Capital News Service

of the Michigan State University School of Journalism

Proposal would regulate amateur mixed martial arts events

By DAN SMALLWOOD
Capital News Service

LANSING – “Someone’s going to get killed.”

That’s the worry of Rep. Dave Agema, R-Grandville, which led him to propose a new regulatory body to oversee amateur mixed martial arts (MMA) events.

The proposal would also make it a felony to arrange a fight between an amateur and a professional MMA fighter.

However, several people within the sport call the proposal heavy-handed and unenforceable.

MMA is an increasingly-popular sport in Michigan and around the country. Participants use a wide variety of martial arts to compete in fights.

Joseph Battaglia, a promoter with Birmingham-based Triple X Cagefighting that arranges professional and amateur events, is heavily critical of the bill.

The Department of Energy, Labor and Economic Growth regulates only professional MMA events.

“We have three to four pro matches (in Michigan) each year,” he said. “We have two to four amateur events every weekend. There’s no way the state can do it.”

Battaglia said it’s necessary to regulate amateur events, but Agema’s legislation will never work and never get passed.

Agema, Battaglia said, went to fight promoters to write his proposal, but ignored professionals who regulate events.

He said the costs in funding and manpower would be prohibitive if the state were to regulate both amateur and professional events.

The problem isn’t just the number of events that the state body would have to regulate, but the number of locations where they’re held, according to Archie Millben, a co-director at Mixed Amateur Martial Arts, a MMA organization in Waterford.

Millben said that when he oversaw pro boxing enforcement for the state, most bouts were held in the big cities. That’s not the case with amateur MMA competition.

But Agema said it’s necessary to standardize the sport across the state and get rid of promoters who ignore safety.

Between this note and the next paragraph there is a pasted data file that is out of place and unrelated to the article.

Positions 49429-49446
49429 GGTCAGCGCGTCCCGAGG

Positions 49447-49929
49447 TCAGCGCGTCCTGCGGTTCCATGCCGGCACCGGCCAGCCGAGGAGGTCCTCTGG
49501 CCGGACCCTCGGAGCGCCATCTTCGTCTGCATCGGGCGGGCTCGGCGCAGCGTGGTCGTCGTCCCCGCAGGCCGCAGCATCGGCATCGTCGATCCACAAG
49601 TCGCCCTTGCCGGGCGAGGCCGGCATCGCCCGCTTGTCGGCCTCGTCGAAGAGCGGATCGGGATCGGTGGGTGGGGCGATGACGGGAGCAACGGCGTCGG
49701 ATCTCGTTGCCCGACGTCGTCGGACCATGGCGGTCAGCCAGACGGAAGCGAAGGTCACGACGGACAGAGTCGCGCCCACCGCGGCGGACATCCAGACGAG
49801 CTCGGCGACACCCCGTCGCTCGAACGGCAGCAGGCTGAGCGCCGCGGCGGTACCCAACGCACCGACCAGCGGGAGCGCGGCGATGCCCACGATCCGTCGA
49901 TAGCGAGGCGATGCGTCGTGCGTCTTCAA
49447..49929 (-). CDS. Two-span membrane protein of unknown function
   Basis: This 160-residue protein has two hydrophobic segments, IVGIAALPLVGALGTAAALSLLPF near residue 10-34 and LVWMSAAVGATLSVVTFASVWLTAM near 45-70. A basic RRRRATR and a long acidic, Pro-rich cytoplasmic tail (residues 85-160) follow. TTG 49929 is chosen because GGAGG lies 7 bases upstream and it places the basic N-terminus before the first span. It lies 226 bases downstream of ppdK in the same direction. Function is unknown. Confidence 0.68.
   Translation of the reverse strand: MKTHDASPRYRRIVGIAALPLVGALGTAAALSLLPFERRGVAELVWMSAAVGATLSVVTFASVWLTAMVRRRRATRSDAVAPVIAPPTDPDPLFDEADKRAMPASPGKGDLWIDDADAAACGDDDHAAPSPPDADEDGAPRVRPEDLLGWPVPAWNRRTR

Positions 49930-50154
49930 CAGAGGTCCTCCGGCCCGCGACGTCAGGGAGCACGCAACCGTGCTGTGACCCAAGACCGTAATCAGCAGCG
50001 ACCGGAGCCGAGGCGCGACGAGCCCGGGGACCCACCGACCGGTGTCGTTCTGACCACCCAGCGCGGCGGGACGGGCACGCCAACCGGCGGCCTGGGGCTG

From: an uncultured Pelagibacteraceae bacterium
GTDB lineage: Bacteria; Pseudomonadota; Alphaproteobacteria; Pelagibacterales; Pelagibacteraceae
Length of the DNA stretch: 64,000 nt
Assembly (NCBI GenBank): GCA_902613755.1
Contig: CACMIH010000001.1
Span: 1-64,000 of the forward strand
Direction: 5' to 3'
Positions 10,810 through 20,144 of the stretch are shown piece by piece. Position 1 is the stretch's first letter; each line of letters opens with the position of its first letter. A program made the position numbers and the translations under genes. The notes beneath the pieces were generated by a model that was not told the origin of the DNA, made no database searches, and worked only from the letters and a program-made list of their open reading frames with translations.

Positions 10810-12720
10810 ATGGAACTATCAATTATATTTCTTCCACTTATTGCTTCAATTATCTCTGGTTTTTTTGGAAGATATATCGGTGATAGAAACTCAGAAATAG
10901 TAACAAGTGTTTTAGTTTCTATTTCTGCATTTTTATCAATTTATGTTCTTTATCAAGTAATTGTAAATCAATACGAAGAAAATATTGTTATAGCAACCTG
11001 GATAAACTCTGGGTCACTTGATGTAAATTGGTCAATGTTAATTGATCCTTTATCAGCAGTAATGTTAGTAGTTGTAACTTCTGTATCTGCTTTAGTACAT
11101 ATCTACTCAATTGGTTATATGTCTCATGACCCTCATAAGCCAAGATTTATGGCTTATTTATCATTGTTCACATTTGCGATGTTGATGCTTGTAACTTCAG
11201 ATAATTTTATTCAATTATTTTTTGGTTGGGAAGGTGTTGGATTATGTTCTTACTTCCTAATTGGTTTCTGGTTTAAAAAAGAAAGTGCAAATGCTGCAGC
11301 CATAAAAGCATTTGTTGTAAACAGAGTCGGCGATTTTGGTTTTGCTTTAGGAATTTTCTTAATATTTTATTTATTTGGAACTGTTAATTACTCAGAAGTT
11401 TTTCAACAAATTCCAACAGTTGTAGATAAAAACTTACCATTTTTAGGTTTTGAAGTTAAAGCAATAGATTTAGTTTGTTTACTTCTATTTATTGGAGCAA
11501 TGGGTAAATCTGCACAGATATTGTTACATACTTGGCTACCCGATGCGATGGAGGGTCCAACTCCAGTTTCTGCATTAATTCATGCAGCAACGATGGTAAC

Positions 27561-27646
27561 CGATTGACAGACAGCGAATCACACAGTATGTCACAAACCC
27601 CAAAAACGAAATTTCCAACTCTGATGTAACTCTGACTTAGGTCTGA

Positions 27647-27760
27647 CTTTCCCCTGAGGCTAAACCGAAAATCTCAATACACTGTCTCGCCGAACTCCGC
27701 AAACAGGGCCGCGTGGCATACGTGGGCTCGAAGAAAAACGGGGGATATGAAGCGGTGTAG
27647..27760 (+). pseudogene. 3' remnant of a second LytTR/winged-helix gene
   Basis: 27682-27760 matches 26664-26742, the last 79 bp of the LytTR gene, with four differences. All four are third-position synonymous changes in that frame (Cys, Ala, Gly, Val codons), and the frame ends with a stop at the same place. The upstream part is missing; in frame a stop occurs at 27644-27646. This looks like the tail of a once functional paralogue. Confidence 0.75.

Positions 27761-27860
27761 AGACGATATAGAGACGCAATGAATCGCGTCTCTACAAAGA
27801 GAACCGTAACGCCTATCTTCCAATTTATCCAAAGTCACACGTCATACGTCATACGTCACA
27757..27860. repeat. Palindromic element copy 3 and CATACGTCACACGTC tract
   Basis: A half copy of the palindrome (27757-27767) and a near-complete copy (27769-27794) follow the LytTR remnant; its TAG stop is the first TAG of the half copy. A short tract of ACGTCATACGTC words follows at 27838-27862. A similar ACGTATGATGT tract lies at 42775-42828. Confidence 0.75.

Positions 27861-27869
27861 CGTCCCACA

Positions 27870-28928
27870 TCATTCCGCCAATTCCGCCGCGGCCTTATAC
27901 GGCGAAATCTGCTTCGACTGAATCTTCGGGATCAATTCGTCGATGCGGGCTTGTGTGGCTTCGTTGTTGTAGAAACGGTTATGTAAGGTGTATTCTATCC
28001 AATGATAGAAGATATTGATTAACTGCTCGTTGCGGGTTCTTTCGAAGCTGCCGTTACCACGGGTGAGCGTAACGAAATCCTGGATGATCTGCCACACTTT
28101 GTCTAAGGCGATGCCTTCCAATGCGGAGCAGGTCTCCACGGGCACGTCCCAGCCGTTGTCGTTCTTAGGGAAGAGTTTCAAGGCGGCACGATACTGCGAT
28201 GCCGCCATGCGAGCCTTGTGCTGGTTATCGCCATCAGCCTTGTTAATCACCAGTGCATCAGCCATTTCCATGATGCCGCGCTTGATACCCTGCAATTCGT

“There are a lot of bad actors out there,” he said. “They’ll just have a fight in a bar or a restaurant.

“We need to get qualified people in the ring.”

Ironically, the bill to increase state regulation comes at a time when GOP Gov. Rick Snyder and the Republican-controlled Legislature are calling for fewer such regulations.

The co-sponsors include Reps. Anthony Forlini, R-Harrison Township; Phil Potvin, R-Cadillac; Richard LeBlanc, D-Westland; and Jimmy Womack, D-Detroit.

Forlini said the state should create “proper safety requirements for amateurs,” because there’s nothing protecting them right now.

The proposal would set membership fees and payments, with the money paid chiefly by promoters. Amateur fighters would pay $20 for official registration and would need to submit to physical screenings. It would require a doctor’s okay before a fighter comes back into the ring following a concussion.

“Right now you can have someone knocked out with a concussion and they’ll be back fighting the next week,” Agema said. “You used to be able to just flail around, but you can’t do that anymore.”

Battaglia said higher fees and fines would be a more effective way to encourage safety than Agema’s proposal.

He also said that the proposed 2 percent ticket fee, or $300 per event, whichever is higher, would hurt bigger, more reputable organizations.

Smaller events would hit the $300 cap, but larger events, such as one that attracted 5,000 spectators to the Palace of Auburn Hills, would have to pay the 2 percent fee.

Al Low, a co-director of Mixed Amateur Martial Arts, who once served as chair of the Michigan Unarmed Combat Commission, called the proposal the same old story of a legislator trying to do something when he doesn’t fully understand the repercussions.

He said his organization can effectively regulate the sport if the state allows it to.

Low also said he’s talking with legislators, including those who helped establish Michigan’s boxing regulations, to make sure they’re aware of what’s happening.

“I’m going to do everything I can to make this right,” he said.

Low said the proposal, if passed, could stop the sport’s growing popularity and eliminate the professional leagues’ farm system.

The legislation is pending in the House Regulatory Reform Committee.

© 2011, Capital News Service, Michigan State University School of Journalism. Not to be reproduced without permission.

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